Last night, I attended the Ten Awards in New York City, which were organized by the Executive Council of New York to recognize the achievements of local business executives. Carly Fiorina provided the keynote remarks, and her theme was that management is all about preservation, while leadership and innovation are about making change happen within an organization and within a market. It's clear she consders herself to be a leader and an innovator, not a manager. Many of the award winners and nominees could also be described that way. Several would be familiar to Inc. readers, including:
One-time Inc. cover subject Shoba Purushothaman missed out on up-and-comer of the year, losing to Jared Kushner, the fresh-faced scion of a troubled New Jersey real estate developer. Kushner recently bought the New York Observer, a small but influential newspaper.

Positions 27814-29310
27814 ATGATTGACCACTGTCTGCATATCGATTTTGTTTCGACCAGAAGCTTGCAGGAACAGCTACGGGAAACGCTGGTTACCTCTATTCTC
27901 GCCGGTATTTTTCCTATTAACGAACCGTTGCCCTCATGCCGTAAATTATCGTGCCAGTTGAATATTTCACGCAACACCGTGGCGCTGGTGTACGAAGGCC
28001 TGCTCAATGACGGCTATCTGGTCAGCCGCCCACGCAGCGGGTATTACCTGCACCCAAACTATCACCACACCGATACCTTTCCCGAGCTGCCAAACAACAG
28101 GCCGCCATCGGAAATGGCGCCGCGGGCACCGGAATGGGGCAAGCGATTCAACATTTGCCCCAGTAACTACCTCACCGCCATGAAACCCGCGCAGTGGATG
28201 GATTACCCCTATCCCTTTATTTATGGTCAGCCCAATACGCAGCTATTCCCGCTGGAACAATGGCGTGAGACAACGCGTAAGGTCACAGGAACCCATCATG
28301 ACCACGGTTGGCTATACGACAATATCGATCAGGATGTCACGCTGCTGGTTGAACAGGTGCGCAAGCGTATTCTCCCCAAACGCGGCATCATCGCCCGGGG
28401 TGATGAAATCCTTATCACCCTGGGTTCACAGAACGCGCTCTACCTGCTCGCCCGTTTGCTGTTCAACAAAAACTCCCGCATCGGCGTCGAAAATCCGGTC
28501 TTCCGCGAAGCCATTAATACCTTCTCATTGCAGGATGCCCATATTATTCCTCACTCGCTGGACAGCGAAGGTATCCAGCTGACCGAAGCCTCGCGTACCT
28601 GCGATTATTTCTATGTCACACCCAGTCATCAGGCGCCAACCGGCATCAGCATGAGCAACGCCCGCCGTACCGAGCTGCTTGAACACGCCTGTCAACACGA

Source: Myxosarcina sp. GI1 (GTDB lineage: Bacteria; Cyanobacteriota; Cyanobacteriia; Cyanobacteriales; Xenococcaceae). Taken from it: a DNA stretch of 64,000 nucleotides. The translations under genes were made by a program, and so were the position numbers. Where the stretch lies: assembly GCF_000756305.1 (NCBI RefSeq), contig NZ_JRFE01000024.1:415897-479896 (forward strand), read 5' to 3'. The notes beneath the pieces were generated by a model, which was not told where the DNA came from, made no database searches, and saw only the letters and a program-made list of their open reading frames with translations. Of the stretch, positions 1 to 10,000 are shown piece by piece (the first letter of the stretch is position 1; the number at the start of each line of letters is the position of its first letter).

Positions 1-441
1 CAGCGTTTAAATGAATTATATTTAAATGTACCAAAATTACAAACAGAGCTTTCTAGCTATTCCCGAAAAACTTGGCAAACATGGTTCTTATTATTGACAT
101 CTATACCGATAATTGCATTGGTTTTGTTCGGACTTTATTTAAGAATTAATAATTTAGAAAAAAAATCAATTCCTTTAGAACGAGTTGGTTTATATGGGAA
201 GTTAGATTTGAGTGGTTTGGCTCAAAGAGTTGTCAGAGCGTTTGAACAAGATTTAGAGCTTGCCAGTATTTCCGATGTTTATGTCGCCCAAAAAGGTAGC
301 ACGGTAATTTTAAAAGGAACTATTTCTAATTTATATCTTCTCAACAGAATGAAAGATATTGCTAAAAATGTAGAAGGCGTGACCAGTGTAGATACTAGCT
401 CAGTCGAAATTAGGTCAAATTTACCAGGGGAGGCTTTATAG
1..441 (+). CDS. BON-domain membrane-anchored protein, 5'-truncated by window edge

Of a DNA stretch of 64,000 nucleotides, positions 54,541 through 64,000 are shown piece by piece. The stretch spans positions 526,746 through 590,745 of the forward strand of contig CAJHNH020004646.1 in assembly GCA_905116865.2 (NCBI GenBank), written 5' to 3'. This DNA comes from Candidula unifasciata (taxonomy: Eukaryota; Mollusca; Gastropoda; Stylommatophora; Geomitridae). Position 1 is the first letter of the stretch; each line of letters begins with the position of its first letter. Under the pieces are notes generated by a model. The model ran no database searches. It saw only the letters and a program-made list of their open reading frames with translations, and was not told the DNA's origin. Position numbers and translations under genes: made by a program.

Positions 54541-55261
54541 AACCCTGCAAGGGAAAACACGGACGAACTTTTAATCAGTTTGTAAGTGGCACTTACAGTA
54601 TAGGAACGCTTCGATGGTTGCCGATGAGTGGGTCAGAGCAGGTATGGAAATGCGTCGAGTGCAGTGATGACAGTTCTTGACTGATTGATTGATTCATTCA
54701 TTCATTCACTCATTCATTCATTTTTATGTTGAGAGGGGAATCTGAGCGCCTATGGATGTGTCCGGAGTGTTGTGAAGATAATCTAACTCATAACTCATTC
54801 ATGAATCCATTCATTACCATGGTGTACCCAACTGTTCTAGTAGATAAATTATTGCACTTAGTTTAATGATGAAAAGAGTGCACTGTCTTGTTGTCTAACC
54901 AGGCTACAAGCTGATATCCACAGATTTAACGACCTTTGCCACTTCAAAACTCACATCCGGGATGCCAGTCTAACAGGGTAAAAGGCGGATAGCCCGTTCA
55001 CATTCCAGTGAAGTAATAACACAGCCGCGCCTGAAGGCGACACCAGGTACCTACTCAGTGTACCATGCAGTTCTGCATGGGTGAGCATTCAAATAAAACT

Former Inc. 500 CEO David Rose of AngelSoft won an award for his new venture, a web-based resource for angel groups and angel investors.
Finally, Jason Finger of Seamless Web was on hand to wn the innovator of the year award. His company, which helps large banks and law firms cater meals for individual employees while eliminating T&E hassles, was acquired by Aramark earlier this year. He told me that life at the company post-deal has been pretty good.
I hadn't been to the Ten Awards before (I think this was their fourth or fifth year), but one thing I liked about the program is that it paired entrepreneurs like Shoba, David, and Jason, alongside corporate types from Loews, Bear Stearns, and American Express. It's not uncommon for event organizers to view the business community as a corporate monolith, so it's refreshing when a group gives equal balance to businesses of all sizes.
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